Bay Area Ranching Family Receives Conservation Award at California Rangeland Trust’s Annual Gala

July 8, 2010

See this family on new YouTube video!

SACAMENTO, Calif., July 8 /PRNewswire-USNewswire/ — Tim Koopmann and his family were honored in June at the annual fundraiser for the California Rangeland Trust with the third annual Conservationist of the Year Award for their life-long commitment to ranching, the environment and rangeland conservation.

Tim, his wife Melinda and children Clayton and Carrisa, operate a family-run beef cattle ranch in Sunol, a small community in Alameda County. They partnered with the Rangeland Trust, the Department of Fish and Game and a private developer in 2003 and again in 2005 with the City of Pleasanton to place two mitigation easements on their ranch. Both easements provide habitat for the California tiger salamander, a state listed species, and the California red legged frog, a federally threatened species and a state species of special concern. As a rancher, he knew protecting his family ranch with a conservation easement would maintain this critical habitat, ease the development pressure surrounding him, and help sustain the viability of ranching in the Bay Area.

“To be selected as conservationist of the year by my ranching colleagues is an unexpected honor that could be shared with many ranchers throughout California who have a similar vision of land conservation and want these rangelands preserved for many generations to come,” said Tim.

Tim is a member of the Board of Directors for the California Rangeland Trust, a Certified Range Manager and a Watershed Resource Specialist with the Land and Resource Management Section of the San Francisco Public Utilities Commission. The Koopmann family conducts tours throughout the year on their property for community students, environmentalists, agency personnel and wildlife enthusiasts. The Koopmann Ranch is also the place where environmentalist and ranchers first came together to form the unprecedented California Rangeland Conservation Coalition.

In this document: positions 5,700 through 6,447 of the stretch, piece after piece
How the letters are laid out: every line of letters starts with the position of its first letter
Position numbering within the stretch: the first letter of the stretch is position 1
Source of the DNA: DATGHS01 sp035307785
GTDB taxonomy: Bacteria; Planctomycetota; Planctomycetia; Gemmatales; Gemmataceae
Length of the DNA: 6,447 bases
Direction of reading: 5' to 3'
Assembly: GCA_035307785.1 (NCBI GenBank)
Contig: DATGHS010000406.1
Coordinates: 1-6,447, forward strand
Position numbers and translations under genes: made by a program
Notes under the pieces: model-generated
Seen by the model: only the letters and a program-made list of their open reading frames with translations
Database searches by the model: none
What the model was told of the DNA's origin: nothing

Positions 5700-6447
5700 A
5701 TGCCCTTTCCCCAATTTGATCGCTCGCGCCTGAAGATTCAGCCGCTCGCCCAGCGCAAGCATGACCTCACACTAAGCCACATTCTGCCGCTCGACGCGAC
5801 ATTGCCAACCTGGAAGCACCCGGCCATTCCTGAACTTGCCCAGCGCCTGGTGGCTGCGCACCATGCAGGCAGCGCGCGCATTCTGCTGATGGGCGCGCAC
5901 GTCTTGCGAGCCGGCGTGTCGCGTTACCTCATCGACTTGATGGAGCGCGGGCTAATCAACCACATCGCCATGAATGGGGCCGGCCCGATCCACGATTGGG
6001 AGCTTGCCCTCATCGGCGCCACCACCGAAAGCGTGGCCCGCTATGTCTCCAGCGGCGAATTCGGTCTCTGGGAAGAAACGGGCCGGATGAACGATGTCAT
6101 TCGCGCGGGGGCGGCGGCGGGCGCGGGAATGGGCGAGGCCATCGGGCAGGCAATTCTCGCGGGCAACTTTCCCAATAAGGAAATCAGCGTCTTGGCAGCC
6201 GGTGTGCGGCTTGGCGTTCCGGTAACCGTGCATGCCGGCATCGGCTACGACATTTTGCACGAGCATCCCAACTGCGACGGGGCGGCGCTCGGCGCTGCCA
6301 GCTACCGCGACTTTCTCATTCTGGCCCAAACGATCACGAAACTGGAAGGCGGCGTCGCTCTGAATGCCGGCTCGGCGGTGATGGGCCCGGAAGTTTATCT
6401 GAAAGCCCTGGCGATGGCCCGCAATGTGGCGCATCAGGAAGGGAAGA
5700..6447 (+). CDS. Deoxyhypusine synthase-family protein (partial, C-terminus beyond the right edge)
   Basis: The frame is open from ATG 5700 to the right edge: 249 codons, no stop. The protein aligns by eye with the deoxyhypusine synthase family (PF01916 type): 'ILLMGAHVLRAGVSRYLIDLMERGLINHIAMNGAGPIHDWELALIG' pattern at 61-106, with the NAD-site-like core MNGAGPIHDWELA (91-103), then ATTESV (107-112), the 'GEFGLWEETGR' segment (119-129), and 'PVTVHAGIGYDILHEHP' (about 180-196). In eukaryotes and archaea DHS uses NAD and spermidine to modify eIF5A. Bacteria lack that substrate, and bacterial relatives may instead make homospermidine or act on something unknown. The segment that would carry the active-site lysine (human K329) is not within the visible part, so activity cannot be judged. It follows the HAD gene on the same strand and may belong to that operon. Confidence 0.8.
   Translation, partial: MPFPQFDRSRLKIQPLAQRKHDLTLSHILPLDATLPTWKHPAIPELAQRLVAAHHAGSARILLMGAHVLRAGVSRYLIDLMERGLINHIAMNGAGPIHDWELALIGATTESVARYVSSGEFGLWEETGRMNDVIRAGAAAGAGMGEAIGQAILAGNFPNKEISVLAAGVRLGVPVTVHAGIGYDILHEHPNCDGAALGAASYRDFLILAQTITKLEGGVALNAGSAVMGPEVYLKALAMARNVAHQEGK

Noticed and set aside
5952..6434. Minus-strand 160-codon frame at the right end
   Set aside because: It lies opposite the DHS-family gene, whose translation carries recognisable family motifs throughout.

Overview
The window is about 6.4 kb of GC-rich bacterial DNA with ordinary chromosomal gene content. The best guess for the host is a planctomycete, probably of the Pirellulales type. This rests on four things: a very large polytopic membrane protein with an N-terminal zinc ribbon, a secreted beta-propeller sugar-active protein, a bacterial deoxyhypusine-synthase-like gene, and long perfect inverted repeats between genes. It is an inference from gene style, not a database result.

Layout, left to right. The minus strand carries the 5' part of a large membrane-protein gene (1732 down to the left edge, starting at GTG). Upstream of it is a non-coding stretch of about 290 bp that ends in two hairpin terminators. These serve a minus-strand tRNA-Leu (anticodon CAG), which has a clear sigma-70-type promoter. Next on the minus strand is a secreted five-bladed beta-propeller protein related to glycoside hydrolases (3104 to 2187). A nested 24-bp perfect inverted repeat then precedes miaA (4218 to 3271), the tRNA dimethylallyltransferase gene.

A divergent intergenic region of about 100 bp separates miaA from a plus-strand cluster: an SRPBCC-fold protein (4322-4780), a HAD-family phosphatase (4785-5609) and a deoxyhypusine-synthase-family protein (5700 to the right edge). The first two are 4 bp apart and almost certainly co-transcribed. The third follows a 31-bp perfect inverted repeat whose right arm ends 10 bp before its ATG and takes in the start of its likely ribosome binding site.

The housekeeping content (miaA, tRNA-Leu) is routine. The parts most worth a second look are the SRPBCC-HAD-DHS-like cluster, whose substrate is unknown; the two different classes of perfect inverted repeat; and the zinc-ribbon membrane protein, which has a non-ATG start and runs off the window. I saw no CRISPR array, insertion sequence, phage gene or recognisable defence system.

“The Rangeland Trust wants more than open space, we want to preserve a way of life, encourage good stewardship and allow that opportunity to be there for future generations of people and critters. Tim and his family are being given this award because they share this vision and have continued to work with us over the years to see rangeland conservation continue to be successful,” said Steve McDonald, chairman of the board of the Rangeland Trust.

The Conservationist of the Year Award is the highest and most prestigious award bestowed by the California Rangeland Trust. The recipient of this award exemplifies true dedication to the advancement of the environment and rangeland conservation in California and preserving the ranching industry’s legacy of land stewardship.

To date, the Rangeland Trust has worked with ranchers, other conservation groups and local land trusts to permanently conserve over 200,000 acres of privately owned rangeland in California. At their annual fundraiser, A Western Affair, over 250 guests from around the state gathered at Wente Vineyards in the Livermore Valley to celebrate our State’s ranching history and to honor those, like the Koopmann Family, who have contributed to its success. To view a new video of the Koopmann Family produced with funds from the National Beef Check-off Program, please visit http://www.youtube.com/watch?v=OfFegsRVmEY.

The California Rangeland Trust, a 501(c)(3) public benefit corporation, was created to conserve the open space, natural habitat and stewardship provided by California’s ranches. To date, the Trust has protected over 200,000 acres of productive grazing lands across the State through the use of conservation easements. For more information, please visit www.rangelandtrust.org.

SOURCE California Rangeland Trust

Source: newswire

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